At that time, I was still on medication, but it wasn’t five pills a day, it was three. I was doing my best to stay, not only for the salary but because I had been studying for this for years. April 12 was officially my first day being an “abstractera”. I’m tearing down right now to tell you about it. That’s when I got up. My incorporation process was great. Every day I was asked if I needed something, if I felt good with the team, with the project. They had never cared about me in other jobs, I was a number but here I had a name. I had feelings.
Alina recalls that she was very afraid that people with higher positions would talk to her. “The amount I value the horizontality of leadership is indescribable”, she said.
– How did your work in Abstracta impact on your life?
What didn’t impact would be the question (laughter). It impacted my physical and mental health. It inspired me to continue learning languages, to want to develop in other branches of testing. It helped me monetarily and to have more confidence in myself. It’s amazing how company culture and the way they treat you impacts your head so much, and your mental health and quality of life. Today I travel every other month with my boyfriend. I have new friends who share my values. I won an INJU award for science and IT, and I could go on all day. I started as an apprentice of a functional tester, because it was my first experience in IT, today I am already functional tester Jr.
– What projects do you currently have?
I want to continue growing professionally. I have the goal of reaching Jr. Advanced next year, and start doing automated testing on my own. I will continue to learn English, finish my degree and do a master’s degree. I want to continue to enjoy the freedom I have now to study and work from the part of the world I want. I long for a quiet, happy life, and to be able to marry this man who helped me so much to get out of depression, who is my partner today. I want to get to share the knowledge acquired with other people, do another course of barista because I love coffee, not be so lazy to exercise, and be able to lie down with my head still that everything is going as I want.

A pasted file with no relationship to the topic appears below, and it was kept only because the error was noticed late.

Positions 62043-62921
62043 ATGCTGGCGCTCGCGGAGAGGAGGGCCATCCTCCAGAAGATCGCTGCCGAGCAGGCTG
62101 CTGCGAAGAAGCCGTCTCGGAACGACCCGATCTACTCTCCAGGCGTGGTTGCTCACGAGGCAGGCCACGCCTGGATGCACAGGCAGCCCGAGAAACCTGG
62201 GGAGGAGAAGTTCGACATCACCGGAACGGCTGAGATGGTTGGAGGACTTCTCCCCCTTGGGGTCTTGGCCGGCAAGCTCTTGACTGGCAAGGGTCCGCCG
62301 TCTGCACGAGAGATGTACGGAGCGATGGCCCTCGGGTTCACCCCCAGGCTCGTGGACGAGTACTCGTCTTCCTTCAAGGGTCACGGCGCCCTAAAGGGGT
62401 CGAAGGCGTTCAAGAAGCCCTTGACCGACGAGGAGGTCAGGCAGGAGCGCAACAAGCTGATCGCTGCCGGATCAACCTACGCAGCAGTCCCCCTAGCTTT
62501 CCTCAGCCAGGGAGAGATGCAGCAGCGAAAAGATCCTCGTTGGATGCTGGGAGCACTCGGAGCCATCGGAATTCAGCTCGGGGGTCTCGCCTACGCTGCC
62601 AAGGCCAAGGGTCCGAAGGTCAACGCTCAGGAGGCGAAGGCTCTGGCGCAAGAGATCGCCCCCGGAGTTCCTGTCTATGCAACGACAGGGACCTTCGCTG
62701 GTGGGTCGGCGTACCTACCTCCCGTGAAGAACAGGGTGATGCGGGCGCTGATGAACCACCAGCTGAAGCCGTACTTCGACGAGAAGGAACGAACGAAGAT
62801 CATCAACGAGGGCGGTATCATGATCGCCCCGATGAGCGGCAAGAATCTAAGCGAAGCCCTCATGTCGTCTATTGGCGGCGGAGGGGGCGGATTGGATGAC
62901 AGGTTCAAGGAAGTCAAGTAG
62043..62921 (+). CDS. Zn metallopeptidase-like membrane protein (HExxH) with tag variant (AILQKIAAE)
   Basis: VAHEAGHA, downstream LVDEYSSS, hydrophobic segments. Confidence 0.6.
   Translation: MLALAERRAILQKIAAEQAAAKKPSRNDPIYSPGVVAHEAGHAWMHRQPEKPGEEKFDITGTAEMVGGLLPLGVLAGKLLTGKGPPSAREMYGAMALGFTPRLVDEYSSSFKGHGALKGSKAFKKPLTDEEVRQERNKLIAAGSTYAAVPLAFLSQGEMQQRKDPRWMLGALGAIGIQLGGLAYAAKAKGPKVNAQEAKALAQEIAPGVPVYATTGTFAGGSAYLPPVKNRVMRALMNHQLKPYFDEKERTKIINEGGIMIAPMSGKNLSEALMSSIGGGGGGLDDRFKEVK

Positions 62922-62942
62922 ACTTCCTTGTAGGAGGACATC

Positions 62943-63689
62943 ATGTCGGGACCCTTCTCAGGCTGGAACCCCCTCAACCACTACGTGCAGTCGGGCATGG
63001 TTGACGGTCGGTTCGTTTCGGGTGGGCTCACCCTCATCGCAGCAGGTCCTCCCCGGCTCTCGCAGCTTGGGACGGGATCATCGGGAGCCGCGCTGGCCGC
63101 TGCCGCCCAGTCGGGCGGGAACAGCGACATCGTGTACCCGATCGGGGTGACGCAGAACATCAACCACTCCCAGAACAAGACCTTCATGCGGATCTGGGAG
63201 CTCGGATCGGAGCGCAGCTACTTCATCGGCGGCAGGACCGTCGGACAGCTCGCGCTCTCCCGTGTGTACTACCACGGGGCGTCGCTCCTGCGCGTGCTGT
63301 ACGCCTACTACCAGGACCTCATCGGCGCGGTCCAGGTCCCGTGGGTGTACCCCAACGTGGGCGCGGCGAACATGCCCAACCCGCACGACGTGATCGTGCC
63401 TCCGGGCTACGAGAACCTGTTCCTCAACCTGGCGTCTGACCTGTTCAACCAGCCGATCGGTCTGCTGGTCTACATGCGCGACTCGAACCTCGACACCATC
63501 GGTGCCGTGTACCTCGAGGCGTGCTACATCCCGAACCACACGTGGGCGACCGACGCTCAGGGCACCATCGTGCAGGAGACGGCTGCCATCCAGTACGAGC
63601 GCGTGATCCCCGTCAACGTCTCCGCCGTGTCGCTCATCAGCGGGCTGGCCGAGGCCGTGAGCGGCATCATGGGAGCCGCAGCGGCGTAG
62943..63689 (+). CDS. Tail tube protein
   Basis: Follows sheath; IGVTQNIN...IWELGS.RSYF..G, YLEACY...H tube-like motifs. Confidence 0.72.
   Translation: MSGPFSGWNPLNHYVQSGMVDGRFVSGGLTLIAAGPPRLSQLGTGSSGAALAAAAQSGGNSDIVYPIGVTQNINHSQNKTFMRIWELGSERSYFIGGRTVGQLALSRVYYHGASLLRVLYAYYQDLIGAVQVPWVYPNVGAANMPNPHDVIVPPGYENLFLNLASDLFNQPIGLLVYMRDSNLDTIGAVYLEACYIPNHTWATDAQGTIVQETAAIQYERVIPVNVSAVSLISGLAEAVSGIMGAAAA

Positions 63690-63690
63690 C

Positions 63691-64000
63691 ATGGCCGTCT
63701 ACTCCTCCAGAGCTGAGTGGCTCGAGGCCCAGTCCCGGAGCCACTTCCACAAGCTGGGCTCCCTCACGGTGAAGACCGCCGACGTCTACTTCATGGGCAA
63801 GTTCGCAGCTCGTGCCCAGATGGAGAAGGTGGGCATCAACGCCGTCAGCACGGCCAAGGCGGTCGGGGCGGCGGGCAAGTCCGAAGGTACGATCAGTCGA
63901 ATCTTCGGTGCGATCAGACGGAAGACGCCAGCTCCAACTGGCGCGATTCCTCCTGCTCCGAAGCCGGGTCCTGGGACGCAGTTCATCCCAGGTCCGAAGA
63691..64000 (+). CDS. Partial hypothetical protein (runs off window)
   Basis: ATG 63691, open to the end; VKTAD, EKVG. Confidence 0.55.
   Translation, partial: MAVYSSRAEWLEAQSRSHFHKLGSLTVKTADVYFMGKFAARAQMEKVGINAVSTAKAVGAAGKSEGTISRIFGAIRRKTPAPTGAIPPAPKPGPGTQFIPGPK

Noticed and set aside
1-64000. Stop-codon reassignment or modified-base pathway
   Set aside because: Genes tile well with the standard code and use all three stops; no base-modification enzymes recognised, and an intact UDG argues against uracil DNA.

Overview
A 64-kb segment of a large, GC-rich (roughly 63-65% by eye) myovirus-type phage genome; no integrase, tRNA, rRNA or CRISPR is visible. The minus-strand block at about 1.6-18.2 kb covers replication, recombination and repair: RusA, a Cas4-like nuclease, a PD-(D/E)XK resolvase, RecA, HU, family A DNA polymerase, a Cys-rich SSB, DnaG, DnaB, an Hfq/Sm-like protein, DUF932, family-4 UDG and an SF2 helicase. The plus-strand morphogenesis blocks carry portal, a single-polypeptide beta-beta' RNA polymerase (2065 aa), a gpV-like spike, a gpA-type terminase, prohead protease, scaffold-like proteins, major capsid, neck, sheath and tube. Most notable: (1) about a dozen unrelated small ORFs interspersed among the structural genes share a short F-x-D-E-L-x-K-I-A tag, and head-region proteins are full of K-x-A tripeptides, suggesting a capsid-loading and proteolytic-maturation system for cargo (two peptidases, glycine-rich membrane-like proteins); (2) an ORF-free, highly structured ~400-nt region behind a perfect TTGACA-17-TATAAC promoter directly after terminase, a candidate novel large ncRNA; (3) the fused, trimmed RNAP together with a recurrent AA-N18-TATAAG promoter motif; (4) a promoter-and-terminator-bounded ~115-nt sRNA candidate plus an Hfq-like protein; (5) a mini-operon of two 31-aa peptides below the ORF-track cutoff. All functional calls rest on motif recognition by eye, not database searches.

Why are we telling you this story?
Firstly, it fills us with pride and motivates us deeply.
It can sometimes be complex to truly understand the impact of the workplace and the company culture on mental health and people’s quality of life, in all its areas, in a comprehensive way.
According to a publication by Scielo, “Numerous studies have shown the relationships between psychosocial working conditions and the mental health of employees, and especially how the combination of perceived low control and high work demands predict certain mental health problems. Mental disorders such as anxiety and depression have a very negative effect on the quality of life and functional capacity at work”.
Alina’s story helps to make it explicit and to feel it almost tangible. Experiences like hers are undoubtedly great muses and can serve as a profound inspiration.
If you want to know more about Abstracta’s culture, we invite you to deepen this article.